Iran- Human Rights (Women, Minorities, Ethnics)
In the last month Iran’s Supreme Court has reportedly confirmed 100 death sentences for drug offenses.
At least 100 prisoners in Ghezel Hesar Prison (in Karaj, northern Iran) are in imminent danger of execution after their death sentences were reportedly confirmed by Iran’s Supreme Court.
Musicians and filmmakers around the world are being asked to join forces with Amnesty International activists to call on the Iranian authorities to quash the torture-tainted convictions of filmmaker Hossein Rajabian, his brother Mehdi Rajabian and Yousef Emadi, both musicians.
The three men are at risk of imminent arrest after an appeal court upheld their prison sentences for ludicrous charges related to their artistic work, Amnesty International warned today amid an ongoing crackdown on artists and freedom of expression in Iran.
The civil rights activist Esmail Ahmadi-Ragheb has been sentenced to six months in prison for “propaganda against the state” by Branch 1 of the Revolutionary Court in Shahriar, Tehran Province, for posting content on social media that was critical of government policy.
In an interview with the International Campaign for Human Rights in Iran, Ahmadi-Ragheb said that his comments and photos on Facebook were used as evidence for the anti-state propaganda charge.
“One of the things I had mentioned a lot in my Facebook posts was the term ‘religious dictatorship.’ That was taken as evidence, so was my participation in a rally in support of [human rights lawyer] Nasrin Sotoudeh in front of the Bar Association as well as my meeting with Sattar Beheshti’s [a blogger murdered by his interrogators in prison] mother and my participation in gatherings in support of political prisoners. They told me all these activities were illegal,” he said.
A man was arrested in a visiting hall while he was visiting his imprisoned wife kept in the notorious Evin Prison .
Azija Rafi’zadeh, a Baha’i prisoner and a teacher of the Bahais Higher Education School, is currently serving a five year term in the notorious Evin Prison in Tehran.
This Baha’i couple were previously arrested on May 22, 2015 after security forces raided the home of professors teaching at the Bahais Higher Education School.
A court in Iran has sentenced to death Iranian businessman Babak Zanjani and two accomplices for embezzlement, the judiciary said on Sunday, in a case widely watched due to the billionaire’s prominent role in helping the government evade oil sanctions.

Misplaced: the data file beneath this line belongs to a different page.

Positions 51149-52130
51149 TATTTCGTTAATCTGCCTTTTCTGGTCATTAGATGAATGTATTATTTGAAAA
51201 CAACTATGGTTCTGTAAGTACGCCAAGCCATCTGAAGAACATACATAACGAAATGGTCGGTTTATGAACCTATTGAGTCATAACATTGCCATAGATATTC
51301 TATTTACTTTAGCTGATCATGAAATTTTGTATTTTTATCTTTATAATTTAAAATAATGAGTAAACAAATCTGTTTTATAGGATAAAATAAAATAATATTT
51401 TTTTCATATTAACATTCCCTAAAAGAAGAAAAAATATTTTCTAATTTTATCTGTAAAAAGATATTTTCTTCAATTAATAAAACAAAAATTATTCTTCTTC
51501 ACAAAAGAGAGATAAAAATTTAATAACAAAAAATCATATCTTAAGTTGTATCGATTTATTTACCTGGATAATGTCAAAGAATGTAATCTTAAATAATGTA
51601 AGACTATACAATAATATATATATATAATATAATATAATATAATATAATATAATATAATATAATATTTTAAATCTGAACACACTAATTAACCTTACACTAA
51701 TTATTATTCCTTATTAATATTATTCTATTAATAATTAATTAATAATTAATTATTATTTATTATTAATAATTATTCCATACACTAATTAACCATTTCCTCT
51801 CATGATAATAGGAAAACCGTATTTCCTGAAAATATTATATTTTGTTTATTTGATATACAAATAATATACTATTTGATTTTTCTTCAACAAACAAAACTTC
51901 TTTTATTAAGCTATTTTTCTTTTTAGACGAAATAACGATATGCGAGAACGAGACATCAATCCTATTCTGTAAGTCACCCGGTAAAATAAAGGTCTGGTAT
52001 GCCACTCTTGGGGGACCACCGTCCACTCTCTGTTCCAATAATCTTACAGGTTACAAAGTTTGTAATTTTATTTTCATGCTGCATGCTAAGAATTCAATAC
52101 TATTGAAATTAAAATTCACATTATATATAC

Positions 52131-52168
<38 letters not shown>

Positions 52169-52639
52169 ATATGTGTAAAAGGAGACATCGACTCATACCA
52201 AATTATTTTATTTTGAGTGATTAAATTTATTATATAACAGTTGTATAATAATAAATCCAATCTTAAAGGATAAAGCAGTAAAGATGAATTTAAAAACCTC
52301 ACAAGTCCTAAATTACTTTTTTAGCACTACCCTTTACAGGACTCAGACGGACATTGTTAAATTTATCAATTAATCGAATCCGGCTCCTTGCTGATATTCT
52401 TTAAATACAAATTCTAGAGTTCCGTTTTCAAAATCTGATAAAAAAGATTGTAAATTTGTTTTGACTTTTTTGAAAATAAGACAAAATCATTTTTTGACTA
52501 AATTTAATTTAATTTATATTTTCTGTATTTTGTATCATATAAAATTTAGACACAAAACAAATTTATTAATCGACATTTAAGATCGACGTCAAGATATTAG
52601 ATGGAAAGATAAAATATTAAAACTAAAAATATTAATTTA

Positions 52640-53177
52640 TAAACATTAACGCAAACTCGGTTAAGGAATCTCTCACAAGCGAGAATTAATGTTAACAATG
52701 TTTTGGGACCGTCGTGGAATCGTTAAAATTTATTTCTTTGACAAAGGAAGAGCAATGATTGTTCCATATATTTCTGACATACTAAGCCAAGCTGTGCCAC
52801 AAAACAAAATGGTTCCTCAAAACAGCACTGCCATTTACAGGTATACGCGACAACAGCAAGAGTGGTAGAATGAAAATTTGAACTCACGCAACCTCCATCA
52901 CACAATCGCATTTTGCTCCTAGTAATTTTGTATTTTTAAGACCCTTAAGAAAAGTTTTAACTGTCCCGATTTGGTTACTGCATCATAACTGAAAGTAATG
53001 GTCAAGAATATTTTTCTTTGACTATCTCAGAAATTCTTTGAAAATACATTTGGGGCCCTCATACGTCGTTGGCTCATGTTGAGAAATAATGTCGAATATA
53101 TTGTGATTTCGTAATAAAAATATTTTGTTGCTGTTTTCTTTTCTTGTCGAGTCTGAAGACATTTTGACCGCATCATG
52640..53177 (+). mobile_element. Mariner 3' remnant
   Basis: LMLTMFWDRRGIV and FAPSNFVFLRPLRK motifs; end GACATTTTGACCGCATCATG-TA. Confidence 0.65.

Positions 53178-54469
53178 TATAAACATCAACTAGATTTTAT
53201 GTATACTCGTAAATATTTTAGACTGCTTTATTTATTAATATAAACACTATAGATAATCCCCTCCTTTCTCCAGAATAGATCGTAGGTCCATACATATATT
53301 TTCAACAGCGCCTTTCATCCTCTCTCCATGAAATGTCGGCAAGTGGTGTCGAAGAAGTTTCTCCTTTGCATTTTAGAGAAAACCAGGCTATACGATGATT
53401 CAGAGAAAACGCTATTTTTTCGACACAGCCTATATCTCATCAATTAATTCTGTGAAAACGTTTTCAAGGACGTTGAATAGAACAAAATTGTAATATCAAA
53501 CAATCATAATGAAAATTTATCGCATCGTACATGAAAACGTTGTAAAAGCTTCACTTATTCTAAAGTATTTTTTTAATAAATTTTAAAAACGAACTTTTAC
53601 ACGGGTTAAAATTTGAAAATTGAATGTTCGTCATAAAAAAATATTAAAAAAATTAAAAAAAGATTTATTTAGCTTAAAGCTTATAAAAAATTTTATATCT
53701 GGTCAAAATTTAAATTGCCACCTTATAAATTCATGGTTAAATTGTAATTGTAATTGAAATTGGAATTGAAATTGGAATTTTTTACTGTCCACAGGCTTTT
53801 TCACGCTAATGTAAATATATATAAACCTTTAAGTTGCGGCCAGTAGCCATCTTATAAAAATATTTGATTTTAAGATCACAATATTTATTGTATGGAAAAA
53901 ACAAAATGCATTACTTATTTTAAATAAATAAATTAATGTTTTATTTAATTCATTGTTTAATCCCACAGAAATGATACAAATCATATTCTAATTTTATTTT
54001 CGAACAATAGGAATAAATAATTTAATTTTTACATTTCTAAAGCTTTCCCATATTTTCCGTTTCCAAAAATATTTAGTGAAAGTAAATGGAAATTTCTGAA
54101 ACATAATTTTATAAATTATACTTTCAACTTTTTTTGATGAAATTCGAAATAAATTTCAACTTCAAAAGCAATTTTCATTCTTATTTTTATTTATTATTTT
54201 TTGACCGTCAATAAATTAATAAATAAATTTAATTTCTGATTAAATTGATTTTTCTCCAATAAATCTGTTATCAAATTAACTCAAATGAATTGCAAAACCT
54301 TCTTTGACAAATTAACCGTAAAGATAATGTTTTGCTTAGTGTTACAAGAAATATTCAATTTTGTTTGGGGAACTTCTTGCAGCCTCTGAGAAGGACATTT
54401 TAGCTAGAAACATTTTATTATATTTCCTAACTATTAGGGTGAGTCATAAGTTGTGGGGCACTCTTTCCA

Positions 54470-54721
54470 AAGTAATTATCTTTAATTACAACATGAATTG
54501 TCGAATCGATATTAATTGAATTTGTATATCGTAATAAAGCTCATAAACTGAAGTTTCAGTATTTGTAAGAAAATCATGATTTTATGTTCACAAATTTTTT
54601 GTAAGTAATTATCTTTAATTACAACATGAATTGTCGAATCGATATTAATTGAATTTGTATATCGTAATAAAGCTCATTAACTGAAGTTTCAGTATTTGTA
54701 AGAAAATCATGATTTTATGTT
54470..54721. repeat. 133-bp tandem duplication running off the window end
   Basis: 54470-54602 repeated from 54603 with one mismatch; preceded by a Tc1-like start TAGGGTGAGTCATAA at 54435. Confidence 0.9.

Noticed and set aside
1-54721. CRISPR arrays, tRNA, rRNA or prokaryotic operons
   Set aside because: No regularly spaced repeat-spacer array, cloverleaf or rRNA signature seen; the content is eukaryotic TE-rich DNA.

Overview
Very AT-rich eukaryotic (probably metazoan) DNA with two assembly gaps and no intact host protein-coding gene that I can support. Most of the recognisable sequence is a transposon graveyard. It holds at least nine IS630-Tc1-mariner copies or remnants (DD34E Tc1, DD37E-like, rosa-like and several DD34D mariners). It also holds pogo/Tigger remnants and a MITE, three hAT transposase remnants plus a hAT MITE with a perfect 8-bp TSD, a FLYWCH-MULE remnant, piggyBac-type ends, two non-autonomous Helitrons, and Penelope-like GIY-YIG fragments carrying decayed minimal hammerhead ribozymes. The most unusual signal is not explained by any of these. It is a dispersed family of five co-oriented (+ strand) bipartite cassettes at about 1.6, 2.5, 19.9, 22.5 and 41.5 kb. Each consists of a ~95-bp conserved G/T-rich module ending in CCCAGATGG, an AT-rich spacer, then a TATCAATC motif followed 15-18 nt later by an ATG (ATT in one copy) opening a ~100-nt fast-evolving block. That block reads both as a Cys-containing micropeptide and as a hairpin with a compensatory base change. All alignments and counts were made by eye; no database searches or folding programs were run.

The Islamic court convicted the defendants of “spreading corruption on earth”, a capital offense, and ordered them to repay funds embezzled from, among others, state-run National Iranian Oil Company (NIOC), judiciary spokesman Gholamhossein Mohseni Ejei said on live television.
Two years ago, euronews interviewed him (Javad Larijani) about extensive violations against human rights in Iran by government-sponsored agencies and the judiciary.
He promised change. Two years on, latest reports by the United Nations and Amnesty International are filled with cases of human rights abuse while the number of executions have soared to an unprecedented level.
At least five men staged the protest and held aloft banners as bulldozers cleared ramshackle homes in the slum for a third successive day. MIGRANTS facing eviction from the camp in Calais known as the Jungle sewed their lips together to protest at their treatment by France.
At least five men staged the protest and held aloft banners as bulldozers cleared ramshackle homes in the slum for a third successive day. One banner read: “I left my country and I came here to find my human rights but unfortunately I have found NONE.”
Iran- Terrorism Activities (Middle-East)
Iranians went to the ballot box last Friday to cast their votes for the Assembly of Experts and the Majles, Iran’s parliament. Reading the headlines in U.S. media, one might think reformists had won a landslide victory in both elections. It’s a narrative that could not be further from the truth. The pragmatic camp of President Hassan Rouhani lost the Assembly of Experts to hard-line revolutionaries, and the Majles race remains neck and neck. Moreover, the “reformists” touted as the winners are not reformist at all, even by the skewed standards of the Islamic Republic.
Gulf states on Wednesday declared Lebanon’s Hezbollah a “terrorist” group, in the latest regional move against the Shiite organization fighting in support of Syria’s regime.
The six-member Gulf Cooperation Council took the action against Hezbollah members because of “hostile actions of the militia who recruit the young people (of the Gulf) for terrorist acts,” GCC Secretary General Abdullatif al-Zayani said in a statement.